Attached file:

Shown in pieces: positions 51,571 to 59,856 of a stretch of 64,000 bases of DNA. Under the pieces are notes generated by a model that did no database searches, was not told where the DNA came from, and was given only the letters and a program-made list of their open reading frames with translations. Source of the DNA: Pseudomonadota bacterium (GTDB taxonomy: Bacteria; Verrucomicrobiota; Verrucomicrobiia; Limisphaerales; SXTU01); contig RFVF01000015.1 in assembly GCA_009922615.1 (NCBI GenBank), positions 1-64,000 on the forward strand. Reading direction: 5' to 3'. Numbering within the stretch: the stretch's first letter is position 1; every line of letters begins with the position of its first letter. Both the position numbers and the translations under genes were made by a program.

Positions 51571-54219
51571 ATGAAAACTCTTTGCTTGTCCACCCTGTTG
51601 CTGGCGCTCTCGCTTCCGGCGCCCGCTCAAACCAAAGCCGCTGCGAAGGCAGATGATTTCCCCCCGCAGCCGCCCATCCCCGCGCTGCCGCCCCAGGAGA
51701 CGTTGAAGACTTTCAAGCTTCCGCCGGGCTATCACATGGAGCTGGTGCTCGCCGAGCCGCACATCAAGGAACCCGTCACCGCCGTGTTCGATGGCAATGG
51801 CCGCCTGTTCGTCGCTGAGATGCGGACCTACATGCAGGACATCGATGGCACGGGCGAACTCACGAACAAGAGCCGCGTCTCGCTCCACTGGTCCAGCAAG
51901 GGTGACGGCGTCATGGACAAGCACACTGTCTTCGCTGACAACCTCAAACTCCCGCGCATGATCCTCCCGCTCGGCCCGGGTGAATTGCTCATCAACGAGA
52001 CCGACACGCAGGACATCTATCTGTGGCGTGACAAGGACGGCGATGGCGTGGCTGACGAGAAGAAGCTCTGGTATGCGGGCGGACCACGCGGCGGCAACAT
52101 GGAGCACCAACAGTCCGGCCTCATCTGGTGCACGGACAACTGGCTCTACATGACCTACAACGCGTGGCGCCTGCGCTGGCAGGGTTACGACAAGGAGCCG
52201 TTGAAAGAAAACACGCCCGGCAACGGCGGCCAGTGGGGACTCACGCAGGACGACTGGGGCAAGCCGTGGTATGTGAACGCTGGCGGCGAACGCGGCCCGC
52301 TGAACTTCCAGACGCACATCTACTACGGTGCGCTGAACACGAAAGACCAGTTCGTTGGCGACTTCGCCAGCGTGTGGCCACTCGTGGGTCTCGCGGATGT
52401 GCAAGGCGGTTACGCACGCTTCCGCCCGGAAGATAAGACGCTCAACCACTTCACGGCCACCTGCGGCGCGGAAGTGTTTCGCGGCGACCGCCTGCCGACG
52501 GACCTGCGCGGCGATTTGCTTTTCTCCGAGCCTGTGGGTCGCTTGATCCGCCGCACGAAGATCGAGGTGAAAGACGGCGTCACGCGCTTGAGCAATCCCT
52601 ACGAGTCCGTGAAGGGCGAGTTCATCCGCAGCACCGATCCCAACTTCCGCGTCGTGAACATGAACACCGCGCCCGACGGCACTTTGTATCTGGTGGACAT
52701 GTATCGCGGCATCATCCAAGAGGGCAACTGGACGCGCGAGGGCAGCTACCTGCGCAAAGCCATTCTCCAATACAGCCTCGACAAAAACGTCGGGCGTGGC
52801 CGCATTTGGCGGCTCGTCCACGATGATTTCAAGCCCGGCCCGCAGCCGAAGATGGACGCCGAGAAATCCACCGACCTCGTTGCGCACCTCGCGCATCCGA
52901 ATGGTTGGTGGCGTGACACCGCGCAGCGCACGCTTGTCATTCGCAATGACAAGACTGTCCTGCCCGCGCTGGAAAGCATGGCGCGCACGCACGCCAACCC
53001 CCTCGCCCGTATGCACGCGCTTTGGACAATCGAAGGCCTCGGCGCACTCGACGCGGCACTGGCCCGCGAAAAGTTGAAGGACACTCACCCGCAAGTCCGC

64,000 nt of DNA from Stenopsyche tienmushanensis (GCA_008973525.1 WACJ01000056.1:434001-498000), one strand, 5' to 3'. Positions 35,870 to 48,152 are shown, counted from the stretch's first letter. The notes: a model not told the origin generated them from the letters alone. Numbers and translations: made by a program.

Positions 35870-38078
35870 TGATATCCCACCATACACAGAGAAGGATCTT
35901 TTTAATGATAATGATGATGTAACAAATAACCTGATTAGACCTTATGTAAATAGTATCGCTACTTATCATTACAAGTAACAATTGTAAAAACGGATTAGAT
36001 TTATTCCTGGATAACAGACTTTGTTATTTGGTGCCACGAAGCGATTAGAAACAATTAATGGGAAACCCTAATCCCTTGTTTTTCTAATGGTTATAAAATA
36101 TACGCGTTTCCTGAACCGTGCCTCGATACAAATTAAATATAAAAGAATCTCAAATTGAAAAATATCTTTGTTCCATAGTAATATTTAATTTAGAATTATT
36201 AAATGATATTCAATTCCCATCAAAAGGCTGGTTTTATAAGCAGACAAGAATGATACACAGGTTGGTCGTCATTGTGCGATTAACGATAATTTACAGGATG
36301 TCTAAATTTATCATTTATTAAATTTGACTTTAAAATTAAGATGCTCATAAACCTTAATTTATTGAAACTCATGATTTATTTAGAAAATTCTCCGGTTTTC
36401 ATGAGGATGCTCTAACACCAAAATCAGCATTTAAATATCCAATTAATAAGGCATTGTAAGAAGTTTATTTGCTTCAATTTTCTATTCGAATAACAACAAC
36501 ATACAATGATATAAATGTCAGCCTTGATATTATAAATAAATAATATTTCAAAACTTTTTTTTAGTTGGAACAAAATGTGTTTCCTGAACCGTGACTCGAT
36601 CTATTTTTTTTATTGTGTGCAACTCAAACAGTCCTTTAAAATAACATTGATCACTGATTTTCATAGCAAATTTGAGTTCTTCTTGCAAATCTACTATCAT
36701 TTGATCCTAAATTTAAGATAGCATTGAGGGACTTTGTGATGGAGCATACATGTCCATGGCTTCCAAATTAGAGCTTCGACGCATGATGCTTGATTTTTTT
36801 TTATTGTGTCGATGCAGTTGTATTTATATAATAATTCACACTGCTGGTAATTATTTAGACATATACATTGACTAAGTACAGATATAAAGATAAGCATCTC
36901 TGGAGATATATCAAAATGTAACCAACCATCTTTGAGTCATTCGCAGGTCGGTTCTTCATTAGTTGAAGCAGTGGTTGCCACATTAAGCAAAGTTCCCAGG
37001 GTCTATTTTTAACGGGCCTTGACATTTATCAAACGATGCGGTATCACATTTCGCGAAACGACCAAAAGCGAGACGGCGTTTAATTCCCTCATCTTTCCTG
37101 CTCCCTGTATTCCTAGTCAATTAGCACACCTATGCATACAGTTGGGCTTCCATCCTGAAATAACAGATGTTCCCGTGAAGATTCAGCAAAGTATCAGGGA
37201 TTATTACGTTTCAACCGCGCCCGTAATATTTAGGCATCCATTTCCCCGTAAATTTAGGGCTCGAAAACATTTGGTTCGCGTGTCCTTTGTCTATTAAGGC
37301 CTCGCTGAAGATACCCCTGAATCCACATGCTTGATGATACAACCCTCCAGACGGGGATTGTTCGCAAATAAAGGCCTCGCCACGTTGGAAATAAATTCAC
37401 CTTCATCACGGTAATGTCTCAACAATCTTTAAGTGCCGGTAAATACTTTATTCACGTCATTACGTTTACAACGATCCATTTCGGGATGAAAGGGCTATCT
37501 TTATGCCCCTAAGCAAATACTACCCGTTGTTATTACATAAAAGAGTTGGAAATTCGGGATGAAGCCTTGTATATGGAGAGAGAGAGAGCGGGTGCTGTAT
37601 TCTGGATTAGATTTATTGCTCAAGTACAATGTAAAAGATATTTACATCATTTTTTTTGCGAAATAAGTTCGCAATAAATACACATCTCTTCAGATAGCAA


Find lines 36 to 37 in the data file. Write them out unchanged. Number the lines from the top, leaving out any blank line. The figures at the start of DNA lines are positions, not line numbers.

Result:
37301 CTCGCTGAAGATACCCCTGAATCCACATGCTTGATGATACAACCCTCCAGACGGGGATTGTTCGCAAATAAAGGCCTCGCCACGTTGGAAATAAATTCAC
37401 CTTCATCACGGTAATGTCTCAACAATCTTTAAGTGCCGGTAAATACTTTATTCACGTCATTACGTTTACAACGATCCATTTCGGGATGAAAGGGCTATCT